3、. The Doctrine of Sanctification (6:1-8:39)
Man’s salvation is earned by the work of Christ and we receive it through faith. What does this teaching of justification mean for how we live each day (sanctification)? Paul shows how our Christian faith gives the believer freedom from sin, the law, and death.
A. Freedom from Sin (6:1-23)
The believer is no longer a slave to sin. Christ died to pay for the sins of all mankind and then arose to a new life. When a person is baptized he receives the forgiveness of sins won by Christ’s death; and the Christian is raised to new life (6:1-14). Such a person has been freed from the slavery of sin and becomes a slave to God (6:15-23).
B. Freedom from Law (7:1-25)
The believer also no longer lives as a slave to the law. Since the believer shares in Christ’s death, the believer is freed from the law which leads to sin and damnation. Instead, he is united with Christ in living a holy life (7:1-6). The law does lead to the sin it condemns, but this does not mean that the law is responsible for our sins. The old sinful nature of man is guilty. Not man but only God can defeat man’s sinful nature (7:7-25).
C. Freedom from Death (8:1-39)
Finally, believers in Christ are freed from death. They receive the Spirit of God which gives life in the place of sin and death (8:1-8). Through the Spirit they overcome the sinful nature, become sons of God and inherit eternal life with Christ (8:8-17). All created things on earth suffer as the result of sin. But believers know for certain that glory awaits them (8:18-27). How can they be so sure? Because God has chosen to save those whom he brings to faith (8:28-30). Believers can be certain of his love. It was this love which made him sacrifice his Son in the first place. Therefore, nothing can separate the believer “from the love of God that is in Christ Jesus our Lord”(8:39).
- An Unusual Truth in Church History(9:1-11:36)
Paul has given the details of how man is reconciled to (made at peace with) God through the blood of Jesus Christ. He has also shown that this means Christians can live free from the slavery of sin, the law and death. Yet Paul also knows that his own people, the Jews, have not accepted Jesus. How can this be explained?
Paul shows that this agrees with what the Scripture says. He shows there are two types of children of Abraham – those who are physical descendants and those who are his spiritual children. No promise of salvation was made to the physical children of Abraham (9:1-9). God also treats the unbelieving Jews in a just way (9:10-29). God chooses whoever he wishes to save. The Scriptures agree that God has a free will to do as he pleases. So rather than blaming God, Israel’s damnation is caused by its own unbelief (9:30-10:21). They try to become righteous in an impossible way – by trying to obey God’s Law. But they do not accept the righteousness which Jesus Christ offers them through faith.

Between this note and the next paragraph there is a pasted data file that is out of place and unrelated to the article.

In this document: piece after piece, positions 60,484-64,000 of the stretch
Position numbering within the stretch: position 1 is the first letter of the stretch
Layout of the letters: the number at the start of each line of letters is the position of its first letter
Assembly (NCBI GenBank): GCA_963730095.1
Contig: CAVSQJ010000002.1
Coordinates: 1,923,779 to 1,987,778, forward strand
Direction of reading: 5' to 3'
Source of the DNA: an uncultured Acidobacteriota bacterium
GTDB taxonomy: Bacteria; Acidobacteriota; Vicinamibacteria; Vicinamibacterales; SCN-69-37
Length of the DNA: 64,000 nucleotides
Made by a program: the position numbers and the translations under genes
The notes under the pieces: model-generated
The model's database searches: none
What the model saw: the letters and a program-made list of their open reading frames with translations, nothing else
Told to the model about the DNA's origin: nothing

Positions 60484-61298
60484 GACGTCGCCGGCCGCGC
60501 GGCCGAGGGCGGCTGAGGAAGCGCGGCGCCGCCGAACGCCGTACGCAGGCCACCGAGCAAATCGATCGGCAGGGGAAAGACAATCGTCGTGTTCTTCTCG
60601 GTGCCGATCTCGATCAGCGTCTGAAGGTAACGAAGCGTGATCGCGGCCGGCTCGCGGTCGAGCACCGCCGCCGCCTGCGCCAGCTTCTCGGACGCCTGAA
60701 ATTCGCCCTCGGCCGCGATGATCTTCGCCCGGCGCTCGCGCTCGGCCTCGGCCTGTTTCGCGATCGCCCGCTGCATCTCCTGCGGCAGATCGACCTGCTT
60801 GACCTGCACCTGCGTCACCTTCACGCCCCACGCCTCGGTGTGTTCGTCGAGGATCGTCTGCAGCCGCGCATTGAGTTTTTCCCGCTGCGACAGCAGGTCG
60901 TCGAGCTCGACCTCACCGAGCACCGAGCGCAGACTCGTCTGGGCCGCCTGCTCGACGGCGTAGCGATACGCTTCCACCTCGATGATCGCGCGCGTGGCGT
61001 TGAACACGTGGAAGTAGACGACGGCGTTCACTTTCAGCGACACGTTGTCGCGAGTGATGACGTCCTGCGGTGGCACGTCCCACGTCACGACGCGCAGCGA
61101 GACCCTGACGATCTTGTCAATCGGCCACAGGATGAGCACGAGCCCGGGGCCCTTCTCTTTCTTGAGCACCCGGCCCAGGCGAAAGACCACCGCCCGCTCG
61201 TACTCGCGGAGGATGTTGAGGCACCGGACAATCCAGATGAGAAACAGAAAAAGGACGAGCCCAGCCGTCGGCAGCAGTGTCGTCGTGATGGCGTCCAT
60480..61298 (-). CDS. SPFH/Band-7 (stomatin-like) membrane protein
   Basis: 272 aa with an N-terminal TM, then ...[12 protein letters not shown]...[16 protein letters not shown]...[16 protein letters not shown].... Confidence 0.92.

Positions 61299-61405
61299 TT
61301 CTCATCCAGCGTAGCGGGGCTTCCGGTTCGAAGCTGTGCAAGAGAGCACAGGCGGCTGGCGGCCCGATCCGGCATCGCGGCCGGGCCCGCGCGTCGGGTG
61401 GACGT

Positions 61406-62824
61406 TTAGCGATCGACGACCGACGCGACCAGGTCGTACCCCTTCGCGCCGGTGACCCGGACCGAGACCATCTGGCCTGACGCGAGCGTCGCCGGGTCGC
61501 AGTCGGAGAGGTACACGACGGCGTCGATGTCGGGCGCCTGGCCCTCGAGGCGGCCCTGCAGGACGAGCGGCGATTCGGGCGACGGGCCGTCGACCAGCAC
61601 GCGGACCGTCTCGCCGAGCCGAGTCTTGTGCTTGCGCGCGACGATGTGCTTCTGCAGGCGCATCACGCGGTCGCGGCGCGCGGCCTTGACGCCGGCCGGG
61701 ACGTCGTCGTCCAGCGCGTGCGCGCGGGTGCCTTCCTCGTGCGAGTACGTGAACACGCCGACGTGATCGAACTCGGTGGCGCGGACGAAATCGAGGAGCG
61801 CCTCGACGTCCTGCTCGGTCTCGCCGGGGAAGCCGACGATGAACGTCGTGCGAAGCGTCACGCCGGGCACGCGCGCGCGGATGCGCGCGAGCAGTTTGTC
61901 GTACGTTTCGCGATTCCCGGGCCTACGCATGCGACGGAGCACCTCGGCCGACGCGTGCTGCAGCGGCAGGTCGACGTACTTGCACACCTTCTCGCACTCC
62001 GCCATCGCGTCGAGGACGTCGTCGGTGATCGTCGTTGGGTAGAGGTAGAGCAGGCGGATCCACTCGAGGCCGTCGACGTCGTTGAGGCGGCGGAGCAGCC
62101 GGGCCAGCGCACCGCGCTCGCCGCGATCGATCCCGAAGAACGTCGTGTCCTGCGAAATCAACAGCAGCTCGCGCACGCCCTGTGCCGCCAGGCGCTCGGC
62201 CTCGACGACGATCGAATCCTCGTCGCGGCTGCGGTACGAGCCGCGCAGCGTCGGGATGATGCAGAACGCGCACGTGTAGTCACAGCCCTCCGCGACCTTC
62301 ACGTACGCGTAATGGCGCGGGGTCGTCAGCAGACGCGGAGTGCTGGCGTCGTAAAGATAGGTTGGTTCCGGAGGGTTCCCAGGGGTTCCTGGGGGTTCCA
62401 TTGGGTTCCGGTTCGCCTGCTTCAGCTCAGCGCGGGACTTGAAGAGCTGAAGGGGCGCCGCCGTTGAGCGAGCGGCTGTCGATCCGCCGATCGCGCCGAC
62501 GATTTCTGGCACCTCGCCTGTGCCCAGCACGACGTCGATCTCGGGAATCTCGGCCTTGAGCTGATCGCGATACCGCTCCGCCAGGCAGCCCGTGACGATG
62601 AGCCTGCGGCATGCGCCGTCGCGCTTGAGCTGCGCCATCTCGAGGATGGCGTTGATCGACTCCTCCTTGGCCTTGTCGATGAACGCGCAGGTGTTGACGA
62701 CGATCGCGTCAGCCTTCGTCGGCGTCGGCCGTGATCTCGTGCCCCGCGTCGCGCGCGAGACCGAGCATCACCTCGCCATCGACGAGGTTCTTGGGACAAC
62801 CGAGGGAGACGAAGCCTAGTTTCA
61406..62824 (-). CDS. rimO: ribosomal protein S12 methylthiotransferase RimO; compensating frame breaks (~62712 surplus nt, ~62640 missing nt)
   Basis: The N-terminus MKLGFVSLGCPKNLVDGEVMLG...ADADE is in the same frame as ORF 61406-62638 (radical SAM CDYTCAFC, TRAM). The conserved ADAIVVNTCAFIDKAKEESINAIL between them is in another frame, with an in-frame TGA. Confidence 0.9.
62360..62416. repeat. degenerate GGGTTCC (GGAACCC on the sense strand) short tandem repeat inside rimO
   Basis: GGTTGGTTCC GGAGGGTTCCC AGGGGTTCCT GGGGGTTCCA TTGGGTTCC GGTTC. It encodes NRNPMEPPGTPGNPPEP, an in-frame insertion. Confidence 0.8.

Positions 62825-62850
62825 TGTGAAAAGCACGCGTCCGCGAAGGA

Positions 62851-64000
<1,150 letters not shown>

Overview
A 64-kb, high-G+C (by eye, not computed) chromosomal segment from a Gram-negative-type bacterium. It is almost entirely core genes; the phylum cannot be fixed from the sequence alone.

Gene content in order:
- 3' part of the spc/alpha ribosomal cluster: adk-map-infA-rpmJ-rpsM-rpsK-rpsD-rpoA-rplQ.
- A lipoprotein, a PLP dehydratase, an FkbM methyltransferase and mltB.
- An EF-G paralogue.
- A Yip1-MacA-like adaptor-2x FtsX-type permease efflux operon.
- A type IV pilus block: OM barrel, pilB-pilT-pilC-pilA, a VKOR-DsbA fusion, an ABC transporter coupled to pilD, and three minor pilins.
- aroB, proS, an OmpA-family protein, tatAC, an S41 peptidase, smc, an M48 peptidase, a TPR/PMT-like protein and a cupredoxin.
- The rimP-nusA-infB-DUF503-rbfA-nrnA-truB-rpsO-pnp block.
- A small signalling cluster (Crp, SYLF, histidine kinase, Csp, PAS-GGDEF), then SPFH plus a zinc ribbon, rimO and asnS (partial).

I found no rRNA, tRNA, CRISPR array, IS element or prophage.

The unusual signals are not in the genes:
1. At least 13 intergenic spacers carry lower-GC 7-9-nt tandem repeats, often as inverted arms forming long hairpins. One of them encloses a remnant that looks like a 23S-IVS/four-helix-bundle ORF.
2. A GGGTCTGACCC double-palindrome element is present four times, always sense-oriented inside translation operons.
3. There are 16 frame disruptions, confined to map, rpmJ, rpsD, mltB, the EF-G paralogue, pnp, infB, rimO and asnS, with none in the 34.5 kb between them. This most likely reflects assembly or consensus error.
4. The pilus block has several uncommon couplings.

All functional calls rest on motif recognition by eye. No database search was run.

However, not all the Jews have rejected the Gospel. God has preserved a faithful group of Christian Jews (11:1-10).
Paul also shows that the unbelief of Israel has, in a way, led to the conversion of the Gentiles (11:11-24). However the Gentiles must not become proud. God still seeks the salvation of Israel (11:25-32). Paul is amazed at this continued love of God(11:33-36).
- Guidelines for Christian Living(12:1-15:13)
Paul begins the next section of his letter with the word “therefore.” So far he had taught about God’s undeserved love for sinners. In light of this the Christians should live in a proper relationship with God (12:1-2) and with fellow congregational members (12:3-8). The love for God should be seen in every part of a Christian’s life. Christians are to conquer evil with good (12:9-21). The believer also is expected to obey the government (13:1-7) since God has put it in power. Love should guide how we act towards other people (13:8-10). This is important since the time of Christ’s second coming is not far away (13:11-14).
Paul now tells the Roman believers to live these principles in their own congregation (14:1-15:13). Since their congregation was made up of Jewish and Gentile Christians, there would be disagreements over what foods could be eaten and what festivals should be celebrated. Paul tells the Christians to think of the good of others, to be tolerant and understanding. He challenges the strong “to bear with the failings of the weak” (15:1). Above all, Paul encourages a spirit of unity.
- Conclusion (15:14-16:27)
In his letter Paul has taught basic Christian truths and applied them to life. He has called for unity among the Roman believers. Paul hopes his readers have taken this message to heart. If so, then Paul can better use Rome to help spread the gospel to the people of Western Europe (15:14-33).
Paul also greets some old friends and other Christians in Rome whom he has heard about (16:1-16). Before sending greetings from those with him, Paul once again calls for a unity based on an agreement in Christian teachings (16:17). Paul then closes with a missionary blessing (16:25-27).